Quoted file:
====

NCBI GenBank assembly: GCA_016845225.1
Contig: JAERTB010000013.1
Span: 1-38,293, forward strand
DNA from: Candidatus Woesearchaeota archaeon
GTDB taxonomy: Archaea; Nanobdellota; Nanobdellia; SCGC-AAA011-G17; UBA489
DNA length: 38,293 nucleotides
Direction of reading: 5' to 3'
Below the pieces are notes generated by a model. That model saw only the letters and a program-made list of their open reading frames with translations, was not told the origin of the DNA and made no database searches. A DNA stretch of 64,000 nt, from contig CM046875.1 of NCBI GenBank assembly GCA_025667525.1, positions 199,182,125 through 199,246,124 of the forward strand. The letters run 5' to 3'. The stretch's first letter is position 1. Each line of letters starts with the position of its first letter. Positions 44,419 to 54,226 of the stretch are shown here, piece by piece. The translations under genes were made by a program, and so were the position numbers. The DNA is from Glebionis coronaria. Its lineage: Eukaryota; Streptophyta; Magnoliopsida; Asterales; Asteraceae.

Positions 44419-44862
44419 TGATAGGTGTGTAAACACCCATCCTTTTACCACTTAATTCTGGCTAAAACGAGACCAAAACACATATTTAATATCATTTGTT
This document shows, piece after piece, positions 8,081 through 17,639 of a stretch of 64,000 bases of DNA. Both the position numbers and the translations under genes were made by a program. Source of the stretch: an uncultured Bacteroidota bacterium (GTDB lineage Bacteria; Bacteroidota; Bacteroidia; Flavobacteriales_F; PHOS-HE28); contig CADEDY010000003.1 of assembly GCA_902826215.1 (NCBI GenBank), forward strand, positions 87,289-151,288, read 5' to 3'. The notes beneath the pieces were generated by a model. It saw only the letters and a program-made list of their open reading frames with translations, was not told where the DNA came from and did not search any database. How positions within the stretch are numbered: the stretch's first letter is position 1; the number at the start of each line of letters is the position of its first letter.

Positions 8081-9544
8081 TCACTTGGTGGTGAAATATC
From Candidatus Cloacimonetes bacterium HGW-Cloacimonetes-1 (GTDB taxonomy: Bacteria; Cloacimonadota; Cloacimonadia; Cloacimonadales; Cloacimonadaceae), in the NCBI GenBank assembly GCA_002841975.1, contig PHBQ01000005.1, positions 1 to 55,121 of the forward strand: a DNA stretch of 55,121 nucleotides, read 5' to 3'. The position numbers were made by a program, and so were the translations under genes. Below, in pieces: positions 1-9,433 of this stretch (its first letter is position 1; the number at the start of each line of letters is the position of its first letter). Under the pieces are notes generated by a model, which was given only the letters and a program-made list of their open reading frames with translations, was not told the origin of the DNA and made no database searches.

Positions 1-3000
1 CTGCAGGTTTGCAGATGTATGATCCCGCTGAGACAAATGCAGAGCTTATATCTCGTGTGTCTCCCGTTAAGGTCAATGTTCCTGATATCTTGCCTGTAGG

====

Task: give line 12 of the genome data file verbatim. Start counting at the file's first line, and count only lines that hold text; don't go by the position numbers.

Positions 8081-9544